Reed Irvine

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Reed John Irvine
Born (1922-09-29)September 29, 1922
Salt Lake City, Utah
Died November 16, 2004(2004-11-16) (aged 82)
Occupation media critic, syndicated columnist, radio commentator, corporate executive
Nationality United States
Genre non-fiction about the media
Website
www.aim.org

Reed Irvine (September 29, 1922 – November 16, 2004) was an economist who founded the media watchdog organization Accuracy in Media, and remained its head for 35 years. Irvine was motivated by his early perception that established news media from the dominant television news media to large city newspaper reporting was colored and biased in favor of a socialist perspective.[1] He became concerned that this dominant perspective was also shaping the way the dominant media reported foreign news and events.

Notable commentaries focused on the El Salvador Civil War, the Persian Gulf War, and the Clinton administration.

On the El Salvador Civil War, he criticized reporter Raymond Bonner with particular regard to his reporting in the New York Times of the El Mozote massacre. He devoted an entire edition of the AIM Report to Bonner, reporting that "Mr. Bonner had been worth a division to the communists in Central America."[2] In 1992, as part of the peace settlement established by the Chapultepec Peace Accords, the United Nations-sanctioned Commission on the Truth for El Salvador investigating human rights abuses committed during the war supervised the exhumations of the El Mozote remains by an Argentinian team of forensic specialists. The Truth Commission stated in its final report: "There is full proof that on 11 December 1981, in the village of El Mozote, units of the Atlacatl Battalion deliberately and systematically killed a group of more than 200 men, women and children, constituting the entire civilian population that they had found there the previous day and had since been holding prisoner."[3]

During the Persian Gulf War in 1991, "he accused CNN and its reporter Peter Arnett of airing 'Saddam Hussein's version of the truth. There's no way his reporting is helping America win this war.'"[4] Arnett's reports on civilian damage caused by the bombing were not received well by the coalition war administration, who by their constant use of terms like "smart bombs" and "surgical precision" had tried to project an image that civilian casualties would be at a minimum.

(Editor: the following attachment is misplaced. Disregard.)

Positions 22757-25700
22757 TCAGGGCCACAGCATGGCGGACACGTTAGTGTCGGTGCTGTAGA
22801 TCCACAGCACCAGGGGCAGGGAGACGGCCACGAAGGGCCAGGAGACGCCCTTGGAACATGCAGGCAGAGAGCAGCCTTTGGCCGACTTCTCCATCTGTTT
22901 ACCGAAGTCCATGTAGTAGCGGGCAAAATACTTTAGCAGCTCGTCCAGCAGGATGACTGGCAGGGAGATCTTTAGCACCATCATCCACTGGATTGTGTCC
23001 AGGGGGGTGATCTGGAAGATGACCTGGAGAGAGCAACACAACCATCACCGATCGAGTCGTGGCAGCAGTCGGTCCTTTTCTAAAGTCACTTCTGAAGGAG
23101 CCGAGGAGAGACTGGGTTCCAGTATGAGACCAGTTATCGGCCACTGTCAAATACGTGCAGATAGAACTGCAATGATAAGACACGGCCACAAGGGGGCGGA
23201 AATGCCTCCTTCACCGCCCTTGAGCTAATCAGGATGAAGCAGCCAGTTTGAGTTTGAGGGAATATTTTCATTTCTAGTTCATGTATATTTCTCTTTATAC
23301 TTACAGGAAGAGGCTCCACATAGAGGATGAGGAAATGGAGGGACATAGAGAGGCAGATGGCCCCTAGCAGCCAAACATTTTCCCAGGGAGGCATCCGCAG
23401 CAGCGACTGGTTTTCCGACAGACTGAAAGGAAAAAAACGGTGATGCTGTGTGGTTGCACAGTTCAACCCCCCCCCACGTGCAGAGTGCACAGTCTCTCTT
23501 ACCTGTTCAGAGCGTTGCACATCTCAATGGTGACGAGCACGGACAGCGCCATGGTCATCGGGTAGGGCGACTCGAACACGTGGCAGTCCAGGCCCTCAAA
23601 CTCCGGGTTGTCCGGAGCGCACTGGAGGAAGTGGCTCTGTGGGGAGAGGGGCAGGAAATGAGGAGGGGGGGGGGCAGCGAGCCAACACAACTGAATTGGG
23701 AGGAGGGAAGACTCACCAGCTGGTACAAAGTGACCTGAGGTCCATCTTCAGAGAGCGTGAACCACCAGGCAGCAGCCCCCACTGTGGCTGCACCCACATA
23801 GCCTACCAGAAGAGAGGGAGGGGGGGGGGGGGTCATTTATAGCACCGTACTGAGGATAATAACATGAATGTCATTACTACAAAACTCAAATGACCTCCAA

In 1987 Irvine received an Ethics in Journalism award from the World Media Association,[citation needed] a group founded in 1978 by Sun Myung Moon of the Unification Church. In 1994 Irvine defended the controversial Washington Times, founded by Unification Church leader Sun Myung Moon, saying: "The Washington Times is one of the few newspapers in the country that provides some balance." [5]

During the Clinton administration, in 1998 at the Conservative Political Action Conference, he claimed there was a conspiracy within the Republican Party to "suppress investigations of Clinton administration scandals. 'Conspiracy is a word that has been given a very bad connotation – it's become synonymous with "kooky,"' he told a Post reporter. 'But really it has a very good connotation.' In other words, he elaborated, some conspiracy theories are valid. But not Hillary Clinton's notion of a vast right-wing conspiracy. 'She's kooky,' he said."[4]

After Irvine's death, it was revealed that his taped telephone conversation was the source of statements made by Miguel Rodriguez, the former lead investigator for Kenneth Starr, to the effect that the investigation of Deputy White House Counsel Vincent Foster's death was a cover-up.[6]

Awards[edit]

  • George Washington medal, Freedoms Foundation at Valley Forge, 1980[citation needed]

References[edit]

  1. ^ [1], Patricia Sullivan, November 18, 2004, Page B08
  2. ^ Raymond Bonner Division Accuracy in Media July B 1982
  3. ^ Commission's report, p.114
  4. ^ a b Media Watchdog Reed Irvine, 82 (washingtonpost.com)
  5. ^ Conservative Daily Tries to Expand National Niche, New York Times, June 27, 1994
  6. ^ The Great Monica Lewinsky Misdirection, David Martin, addendum to article, May 7, 2013

External links[edit]